Liquid Crystal WDM filter in Si photonic crystal technology with individual channel fine-tuning capability
We demonstrate a simple, low-cost solution for a single multi-channel WDM (Wavelength Division Multiplexing) filter with fine–tuning capability of individual channels. The filter is based on Si photonic crystal technology and can be integrated with CMOS processes. Although, fabrication technologies of Si integrated WDM systems have significantly advanced over the last decade, the most difficult challenges are posed by wavelength accuracy control as well as wavelength drifts and optical switching time. The proposed novel design of a multichannel integrated filter is based on the 1D silicon photonic crystal (PhC) model. By infiltration of the certain grooves of 1D PhC with matching filler, an efficient coupled Fabry-Pérot microresonator can be realized in which the wide-band stop band (SB) is used for frequency channel separation. By using the commercial nematic liquid crystal 5CB , we demonstrated electro-optical switching in the range of 30-50 nanoseconds and the continuous tuning of the individual channels up to 30 % of the channel-spacing. The fabricated multichannel filters have bandwidth of 0.1-0.9 nm with high extinction ration of 20dB at high modulation of reflection/ transmission coefficient. Using the gap map approach as a core engineering tool allows to predict formation and separation of transmission channels within the SBs and, thus, effectively determine the exact design parameters of the optical device. The obtained experimental spectral characteristics in the NIR range around 1.31 and 1.55 μm validated the proposed method and its applicability for the wavelength selective switching (WSS) as well as for the WDM in Si chip optical interconnects.  M. W. Geis, T. M. Lyszczarz, R. M. Osgood, and B. R. Kimball, " 30 to 50 ns liquid-crystal optical switches", Opt. Express 18, 18886-18893 (2010)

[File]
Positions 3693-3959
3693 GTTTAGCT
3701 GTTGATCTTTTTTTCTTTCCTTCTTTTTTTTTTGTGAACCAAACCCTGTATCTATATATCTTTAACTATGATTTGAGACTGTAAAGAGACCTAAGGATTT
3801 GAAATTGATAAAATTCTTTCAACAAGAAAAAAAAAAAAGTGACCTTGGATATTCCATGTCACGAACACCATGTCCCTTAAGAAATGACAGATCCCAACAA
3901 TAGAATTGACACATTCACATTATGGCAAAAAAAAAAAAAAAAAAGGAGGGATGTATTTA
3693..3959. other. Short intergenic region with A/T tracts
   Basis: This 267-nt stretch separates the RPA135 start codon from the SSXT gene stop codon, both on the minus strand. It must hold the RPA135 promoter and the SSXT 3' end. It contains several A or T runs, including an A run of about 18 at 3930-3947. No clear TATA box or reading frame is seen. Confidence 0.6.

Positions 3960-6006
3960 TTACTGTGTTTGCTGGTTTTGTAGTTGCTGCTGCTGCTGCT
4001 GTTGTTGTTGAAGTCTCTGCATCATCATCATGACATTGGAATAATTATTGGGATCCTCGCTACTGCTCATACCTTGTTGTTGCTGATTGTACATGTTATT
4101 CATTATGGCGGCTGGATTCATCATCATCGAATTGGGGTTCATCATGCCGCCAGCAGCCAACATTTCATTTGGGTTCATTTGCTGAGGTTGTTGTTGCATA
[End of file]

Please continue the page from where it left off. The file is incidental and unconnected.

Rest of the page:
The authors acknowledge the EPSRC Centre for Doctoral Training in Metamaterials, Exeter, Devon for the continue support in this project.
PIERS 2017: Progress In Electromagnetics Research Symposium, 222-25 May 2017, St. Petersburg, Russia